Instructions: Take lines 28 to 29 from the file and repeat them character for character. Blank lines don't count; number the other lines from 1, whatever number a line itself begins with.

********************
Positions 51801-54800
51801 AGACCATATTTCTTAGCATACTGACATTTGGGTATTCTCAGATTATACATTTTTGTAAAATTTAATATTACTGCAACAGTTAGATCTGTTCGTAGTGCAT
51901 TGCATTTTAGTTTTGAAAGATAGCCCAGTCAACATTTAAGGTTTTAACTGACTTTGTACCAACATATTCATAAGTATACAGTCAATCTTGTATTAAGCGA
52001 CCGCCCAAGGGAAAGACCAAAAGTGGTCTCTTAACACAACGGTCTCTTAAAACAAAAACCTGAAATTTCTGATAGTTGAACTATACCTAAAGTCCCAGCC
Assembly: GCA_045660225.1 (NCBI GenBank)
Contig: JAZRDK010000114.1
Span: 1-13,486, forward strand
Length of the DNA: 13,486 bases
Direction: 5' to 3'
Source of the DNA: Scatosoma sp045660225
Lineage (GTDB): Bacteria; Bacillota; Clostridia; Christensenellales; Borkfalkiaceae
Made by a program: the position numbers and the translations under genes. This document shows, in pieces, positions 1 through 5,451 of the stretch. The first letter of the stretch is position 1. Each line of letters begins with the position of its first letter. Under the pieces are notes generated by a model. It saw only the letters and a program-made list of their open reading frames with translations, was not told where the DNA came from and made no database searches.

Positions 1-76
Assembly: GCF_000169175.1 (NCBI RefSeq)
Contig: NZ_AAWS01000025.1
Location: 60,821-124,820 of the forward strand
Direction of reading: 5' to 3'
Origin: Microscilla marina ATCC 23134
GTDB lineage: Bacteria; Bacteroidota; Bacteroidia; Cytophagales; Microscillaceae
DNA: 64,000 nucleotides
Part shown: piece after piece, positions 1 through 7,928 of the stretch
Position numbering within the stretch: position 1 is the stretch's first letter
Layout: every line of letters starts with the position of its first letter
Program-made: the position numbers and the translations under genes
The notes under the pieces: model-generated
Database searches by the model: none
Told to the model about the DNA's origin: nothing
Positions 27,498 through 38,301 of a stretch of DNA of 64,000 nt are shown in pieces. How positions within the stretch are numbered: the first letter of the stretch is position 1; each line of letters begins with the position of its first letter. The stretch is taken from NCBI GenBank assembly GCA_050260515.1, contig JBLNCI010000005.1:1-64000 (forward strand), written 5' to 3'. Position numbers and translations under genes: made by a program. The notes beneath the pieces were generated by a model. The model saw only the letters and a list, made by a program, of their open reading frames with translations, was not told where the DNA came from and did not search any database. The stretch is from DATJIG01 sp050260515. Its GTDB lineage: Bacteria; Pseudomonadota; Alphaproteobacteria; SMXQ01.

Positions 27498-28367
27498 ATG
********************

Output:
Positions 27,498 through 38,301 of a stretch of DNA of 64,000 nt are shown in pieces. How positions within the stretch are numbered: the first letter of the stretch is position 1; each line of letters begins with the position of its first letter. The stretch is taken from NCBI GenBank assembly GCA_050260515.1, contig JBLNCI010000005.1:1-64000 (forward strand), written 5' to 3'. Position numbers and translations under genes: made by a program. The notes beneath the pieces were generated by a model. The model saw only the letters and a list, made by a program, of their open reading frames with translations, was not told where the DNA came from and did not search any database. The stretch is from DATJIG01 sp050260515. Its GTDB lineage: Bacteria; Pseudomonadota; Alphaproteobacteria; SMXQ01.

Positions 27498-28367